Wednesday, 11 November 2015
Cameron’s EU Reforms – Short on Detail and Pleases No-one
As the Prime minister finally, formally sets out his demands to the European Council President, for the UK’s continued membership of the European Union (EU), we can at best see only the outlines of his negotiating position. There are four areas where Cameron is seeking changes to how the EU operates. They are:
Protection of the single market for Britain and other non-euro countries
What is behind this demand is protection for the City of London as the leading financial centre in the EU. Cameron doesn’t want the nineteen countries in the Eurozone to be able to out vote the other nine member states who have their own currencies, which on the face of it, seems to be a reasonable position. But the thinking is that if the EU votes to introduce tighter financial regulations or for example, a Tobin (or Robin Hood) Tax, then the UK could effectively exempt itself and the City of London from any provisions agreed amongst Eurozone states.
It has been pretty obvious for a while that Cameron would seek something like this, and the other member states were probably expecting something along these lines. It is probably achievable too, with the German government already having given some qualified broad approval to it.
Exempting Britain from "ever-closer union" and bolstering national parliaments
This is largely a cosmetic exercise. The UK (and other non Eurozone countries) could get an exemption from the aspiration of ever closer union, but the EU will carry on just as it has done. It will not undermine closer union in practice, especially within the Eurozone. It is only symbolic and the EU recognises that different member states will proceed at a different pace to closer union than others. Cameron also wants non Eurozone countries to be able veto future changes to closer union. This is more problematic, but this is probably solvable in the end.
Restricting EU migrants' access to in-work benefits such as tax credits
This is much more difficult to achieve, because it will be discriminatory to non British nationals moving to or already living in the UK. Cameron has given up on trying to restrict immigration from EU countries, but the Tories have been adept at conflating immigration with welfare benefits. They appear to think that restricting welfare in this way, will deter some immigrants from coming to the UK, which it probably will not, but at least they can say that these people can’t claim welfare payments, as consolation prize on the immigration issue.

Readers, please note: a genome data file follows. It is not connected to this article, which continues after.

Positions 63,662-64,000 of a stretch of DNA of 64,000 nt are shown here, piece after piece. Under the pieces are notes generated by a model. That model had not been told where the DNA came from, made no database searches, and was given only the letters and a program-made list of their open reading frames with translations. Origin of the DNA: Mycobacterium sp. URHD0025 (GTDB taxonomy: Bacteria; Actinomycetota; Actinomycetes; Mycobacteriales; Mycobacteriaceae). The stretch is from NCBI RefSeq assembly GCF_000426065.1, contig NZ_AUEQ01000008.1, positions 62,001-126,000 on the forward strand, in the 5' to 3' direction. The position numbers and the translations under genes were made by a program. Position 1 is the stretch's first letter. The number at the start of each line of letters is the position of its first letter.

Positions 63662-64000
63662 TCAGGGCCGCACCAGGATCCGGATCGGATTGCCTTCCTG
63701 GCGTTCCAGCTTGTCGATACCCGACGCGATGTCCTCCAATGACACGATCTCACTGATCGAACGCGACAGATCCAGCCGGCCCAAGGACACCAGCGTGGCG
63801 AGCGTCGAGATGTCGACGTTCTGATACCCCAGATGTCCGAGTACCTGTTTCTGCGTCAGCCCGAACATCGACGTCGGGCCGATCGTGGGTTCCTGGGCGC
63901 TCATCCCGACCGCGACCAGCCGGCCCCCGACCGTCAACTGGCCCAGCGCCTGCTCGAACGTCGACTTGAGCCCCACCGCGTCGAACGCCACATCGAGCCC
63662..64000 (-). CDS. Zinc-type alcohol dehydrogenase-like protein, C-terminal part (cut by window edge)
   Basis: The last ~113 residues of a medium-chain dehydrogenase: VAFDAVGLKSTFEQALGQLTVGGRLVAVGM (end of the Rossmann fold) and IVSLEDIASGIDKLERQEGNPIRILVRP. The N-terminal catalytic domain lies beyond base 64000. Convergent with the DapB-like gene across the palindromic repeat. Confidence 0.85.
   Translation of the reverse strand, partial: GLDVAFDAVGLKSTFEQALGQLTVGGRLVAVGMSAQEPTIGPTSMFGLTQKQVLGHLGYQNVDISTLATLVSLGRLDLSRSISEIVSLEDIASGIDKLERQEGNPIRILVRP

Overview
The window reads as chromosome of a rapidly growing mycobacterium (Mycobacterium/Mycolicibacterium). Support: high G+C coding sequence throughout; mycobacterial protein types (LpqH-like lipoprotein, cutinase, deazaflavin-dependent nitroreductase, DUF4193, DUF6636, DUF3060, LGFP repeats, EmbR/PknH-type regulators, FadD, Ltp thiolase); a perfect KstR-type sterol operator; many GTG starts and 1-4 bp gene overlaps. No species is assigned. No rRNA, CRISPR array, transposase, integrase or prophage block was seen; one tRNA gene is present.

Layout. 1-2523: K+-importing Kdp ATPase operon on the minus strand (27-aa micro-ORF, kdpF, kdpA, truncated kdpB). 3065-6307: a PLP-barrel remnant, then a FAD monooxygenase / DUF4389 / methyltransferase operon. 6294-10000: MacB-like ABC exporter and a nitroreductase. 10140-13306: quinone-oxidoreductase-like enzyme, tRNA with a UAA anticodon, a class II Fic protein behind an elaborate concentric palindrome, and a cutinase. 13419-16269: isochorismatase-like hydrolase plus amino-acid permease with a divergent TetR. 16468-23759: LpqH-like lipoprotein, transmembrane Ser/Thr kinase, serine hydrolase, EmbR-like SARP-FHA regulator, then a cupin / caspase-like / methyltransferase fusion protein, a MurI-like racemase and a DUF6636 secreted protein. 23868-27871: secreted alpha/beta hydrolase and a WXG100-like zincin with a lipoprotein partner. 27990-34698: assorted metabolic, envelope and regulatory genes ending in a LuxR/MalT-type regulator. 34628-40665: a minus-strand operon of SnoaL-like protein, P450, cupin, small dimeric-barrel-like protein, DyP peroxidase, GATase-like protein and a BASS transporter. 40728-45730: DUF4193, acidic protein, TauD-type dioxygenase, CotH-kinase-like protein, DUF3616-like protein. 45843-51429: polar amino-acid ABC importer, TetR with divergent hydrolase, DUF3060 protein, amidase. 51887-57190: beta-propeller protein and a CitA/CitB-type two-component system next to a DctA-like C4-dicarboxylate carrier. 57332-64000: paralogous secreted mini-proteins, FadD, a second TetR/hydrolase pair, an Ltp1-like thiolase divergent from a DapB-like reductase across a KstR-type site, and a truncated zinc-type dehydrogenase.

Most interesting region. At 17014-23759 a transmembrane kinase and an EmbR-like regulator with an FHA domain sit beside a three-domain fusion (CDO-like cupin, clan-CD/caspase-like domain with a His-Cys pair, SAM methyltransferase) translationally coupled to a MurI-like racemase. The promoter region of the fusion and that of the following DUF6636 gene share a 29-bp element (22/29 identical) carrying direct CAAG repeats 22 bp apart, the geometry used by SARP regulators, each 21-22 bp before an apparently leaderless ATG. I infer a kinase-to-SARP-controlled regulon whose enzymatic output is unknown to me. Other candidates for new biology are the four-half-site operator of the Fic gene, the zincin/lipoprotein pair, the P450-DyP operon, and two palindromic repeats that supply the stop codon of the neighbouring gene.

Particularly eastern EU countries are not happy about this because it will mainly affect their people, but Cameron could make the same restrictions on British people too, which would then not be discriminatory. Given the problems that the government has at the moment with its tax credit proposals, this is a difficult area to resolve.
Boosting competitiveness by setting a target for the reduction of the "burden" of red tape
As Frances O’Grady, TUC General Secretary said, the ‘devil may be in the detail' with this demand. Whenever I hear a Tory politician complaining about ‘red tape’ I immediately think important protections are at risk. Employment laws are usually targeted for abolition, as the Tories view these as an unnecessary intervention in the ‘free market’. Things like health and safety at work laws and other employment protections are considered to hold back businesses from making money. This is where we could end up losing much of the European ‘Social Chapter’, if Cameron gets his way.
Environmental protection laws could well come into the red tape category too, because it can place costs on business (quite reasonably). We will have to wait and see when the full extent of this demand is fleshed out.
The Tory Eurosceptics are lining up to denounce Cameron’s desired reforms, as they see them as well short of free trading agreement only version of the EU that they are prepared to endorse. But, if Cameron manages to ditch the social chapter provisions, the unions and elements of the left will not be happy.
The Prime Minister may end up upsetting both sides on the in/out referendum on our membership of the EU, which would surely be the end for Cameron as leader. He's employed a slippery strategy on the referendum, and he may be about to fall flat on his face.